Executive Editor David Carnoy has been a leading member of CNET's Reviews team since 2000. He covers the gamut of gadgets and is a notable reviewer of mobile accessories and portable audio products, including headphones and speakers. He's also an e-reader and e-publishing expert as well as the author of the novels Knife Music, The Big Exit and Lucidity. All the titles are available as Kindle, iBooks, Nook e-books and audiobooks.
ExpertiseMobile accessories and portable audio, including headphones, earbuds and speakersCredentials
Maggie Award for Best Regularly Featured Web Column/Consumer
Nokia had a good idea. The company mated the fun, colorful designs of its best-selling 5100 and 6100 series phones with the supercompact designs of its high-priced 8860 and 8890 models, then slapped a down-to-earth price tag on the offspring of this union. The 8260's affordably stylish look seems sure to seduce many buyers, even if the phone has some flaws. The first thing you'll notice about the 8260, a dual-band TDMA model, is that it's really small. It measures 4.1 by 1.75 by 0.7 inches and weighs 3.4 ounces, which is only slightly more than what the 8860 and 8890 weigh. Like the chrome 8860, this model has a built-in, hidden antenna. But what's different about the 8260 is that it comes in three colors (Red Pepper, Electric Blue, and Carbon Gray) and doesn't have a slide-down, dial-pad cover; the 8260's keys are always exposed. There's nothing inherently wrong with this design. You may initially find the 8260 awkward to talk into, though, since the mic on this shorter-than-usual phone rests high on your cheek rather than close to your mouth. However, callers will be able to hear you just fine. (It should be noted that Nokia seems to have designed this pocket-friendly mobile especially for those who prefer to use an earpiece for hands-free operation. Our review unit came with an earpiece, but in the real world, it's an optional accessory.)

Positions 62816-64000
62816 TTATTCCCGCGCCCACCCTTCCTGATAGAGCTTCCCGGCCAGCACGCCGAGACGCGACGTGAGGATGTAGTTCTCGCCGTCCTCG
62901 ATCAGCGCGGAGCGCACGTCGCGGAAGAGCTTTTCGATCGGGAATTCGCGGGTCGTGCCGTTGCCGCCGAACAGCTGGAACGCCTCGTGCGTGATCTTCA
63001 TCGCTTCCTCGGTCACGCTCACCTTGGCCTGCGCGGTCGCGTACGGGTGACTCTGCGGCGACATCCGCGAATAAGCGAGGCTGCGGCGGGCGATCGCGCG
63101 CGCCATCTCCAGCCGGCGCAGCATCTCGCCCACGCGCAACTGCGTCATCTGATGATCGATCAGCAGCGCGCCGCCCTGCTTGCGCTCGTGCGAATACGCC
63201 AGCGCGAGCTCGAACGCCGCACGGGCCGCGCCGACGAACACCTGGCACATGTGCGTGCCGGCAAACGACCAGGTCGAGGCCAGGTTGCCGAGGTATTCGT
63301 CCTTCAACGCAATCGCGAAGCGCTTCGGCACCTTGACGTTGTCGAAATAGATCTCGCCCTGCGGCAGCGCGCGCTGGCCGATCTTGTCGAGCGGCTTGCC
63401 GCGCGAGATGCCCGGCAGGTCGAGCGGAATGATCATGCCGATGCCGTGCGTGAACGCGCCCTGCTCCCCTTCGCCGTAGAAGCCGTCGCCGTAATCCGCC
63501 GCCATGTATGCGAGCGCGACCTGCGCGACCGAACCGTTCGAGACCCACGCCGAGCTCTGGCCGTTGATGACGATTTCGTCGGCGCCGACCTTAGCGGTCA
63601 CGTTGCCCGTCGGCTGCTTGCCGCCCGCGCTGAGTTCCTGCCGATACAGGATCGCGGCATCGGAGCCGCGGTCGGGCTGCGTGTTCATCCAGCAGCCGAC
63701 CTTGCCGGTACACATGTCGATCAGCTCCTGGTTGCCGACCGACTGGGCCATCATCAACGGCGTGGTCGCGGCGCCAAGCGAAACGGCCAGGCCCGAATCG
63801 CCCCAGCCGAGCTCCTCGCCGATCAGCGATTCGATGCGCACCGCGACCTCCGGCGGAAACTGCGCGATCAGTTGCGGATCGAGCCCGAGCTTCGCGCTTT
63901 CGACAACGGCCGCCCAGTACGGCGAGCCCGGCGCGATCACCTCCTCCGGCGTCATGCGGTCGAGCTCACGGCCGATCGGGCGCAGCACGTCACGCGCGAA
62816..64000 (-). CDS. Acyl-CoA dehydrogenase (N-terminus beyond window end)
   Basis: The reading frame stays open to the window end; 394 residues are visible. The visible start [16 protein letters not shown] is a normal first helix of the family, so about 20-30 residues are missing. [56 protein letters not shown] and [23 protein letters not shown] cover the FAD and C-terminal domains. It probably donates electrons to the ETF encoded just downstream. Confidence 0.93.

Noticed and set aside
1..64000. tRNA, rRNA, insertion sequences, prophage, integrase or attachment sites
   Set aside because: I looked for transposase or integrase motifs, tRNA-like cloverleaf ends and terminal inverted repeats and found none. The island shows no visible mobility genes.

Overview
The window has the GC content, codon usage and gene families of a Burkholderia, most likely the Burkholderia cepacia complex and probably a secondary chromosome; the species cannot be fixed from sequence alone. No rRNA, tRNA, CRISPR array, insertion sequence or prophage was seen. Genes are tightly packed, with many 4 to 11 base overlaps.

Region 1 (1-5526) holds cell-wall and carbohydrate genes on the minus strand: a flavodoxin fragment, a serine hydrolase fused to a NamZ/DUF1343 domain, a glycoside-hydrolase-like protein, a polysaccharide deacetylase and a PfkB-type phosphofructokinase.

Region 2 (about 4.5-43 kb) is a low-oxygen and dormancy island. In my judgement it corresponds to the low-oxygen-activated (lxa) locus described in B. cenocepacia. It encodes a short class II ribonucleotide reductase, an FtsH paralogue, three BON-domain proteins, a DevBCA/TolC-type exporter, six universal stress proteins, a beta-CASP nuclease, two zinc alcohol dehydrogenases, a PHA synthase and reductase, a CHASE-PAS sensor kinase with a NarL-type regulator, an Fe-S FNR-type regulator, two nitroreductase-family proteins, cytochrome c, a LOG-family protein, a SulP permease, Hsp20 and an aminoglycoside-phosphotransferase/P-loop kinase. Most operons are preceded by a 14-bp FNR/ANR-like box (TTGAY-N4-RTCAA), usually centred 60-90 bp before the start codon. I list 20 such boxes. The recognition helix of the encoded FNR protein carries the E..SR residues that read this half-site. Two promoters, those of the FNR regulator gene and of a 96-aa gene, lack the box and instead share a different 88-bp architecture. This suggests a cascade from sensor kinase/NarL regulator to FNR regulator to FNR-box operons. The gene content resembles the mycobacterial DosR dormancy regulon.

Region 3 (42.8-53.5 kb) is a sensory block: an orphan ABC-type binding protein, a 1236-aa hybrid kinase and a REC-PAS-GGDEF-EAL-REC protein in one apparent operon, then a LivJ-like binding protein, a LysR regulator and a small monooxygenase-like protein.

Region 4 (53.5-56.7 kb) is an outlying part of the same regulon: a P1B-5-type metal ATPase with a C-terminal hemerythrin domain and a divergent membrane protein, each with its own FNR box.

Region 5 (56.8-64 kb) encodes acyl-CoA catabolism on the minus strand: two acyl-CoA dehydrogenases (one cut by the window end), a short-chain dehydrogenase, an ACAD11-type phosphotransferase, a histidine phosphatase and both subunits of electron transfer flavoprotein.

The 8260 doesn't suffer from the fingerprint problem that the chrome-finished 8860 does. But the upper half of the phone, a clear, plastic face that protects the LCD, does attract the natural oils from your skin, which means you'll end up having to wipe off the phone regularly. And while we're griping, the dial-pad keys are cramped (as with most supercompact models) and a little slippery. Dialing numbers was sometimes an adventurous process. Also, the on/off power button, which is hidden at the top of the phone, is tiny and can best be activated by using your fingernail (nail biters might have a problem). From a features standpoint, there really isn't anything that distinguishes this model from Nokia's other phones. The phone book stores an ample 250 names and numbers, and the calendar can track up to 50 appointments (if you have the patience to input them into the phone). In its press materials, Nokia touts the phone's mobile-originated short messaging service (MOSMS) feature, which enables you to send brief text messages to another wireless phone. Unfortunately, our phone wasn't set up to test this feature (the service is optional), so we can't say if it's useful or just gimmicky. As for performance, we tested the phone on AT&T's network in New York City and the Pennsylvania countryside. And although AT&T isn't known for having great service in New York City, call quality was generally good, both in analog and digital modes.
Nokia's 6100-series phones are known for having excellent battery life, and the 8260 also shines in this department. The company says you'll get up to 3.5 hours of talk time and 8 days of standby time, and our tests didn't dispute this claim. In fact, we got closer to 4 hours of talk time. Road warriors will also appreciate the phone's compact battery charger, which juices up the battery in just under an hour.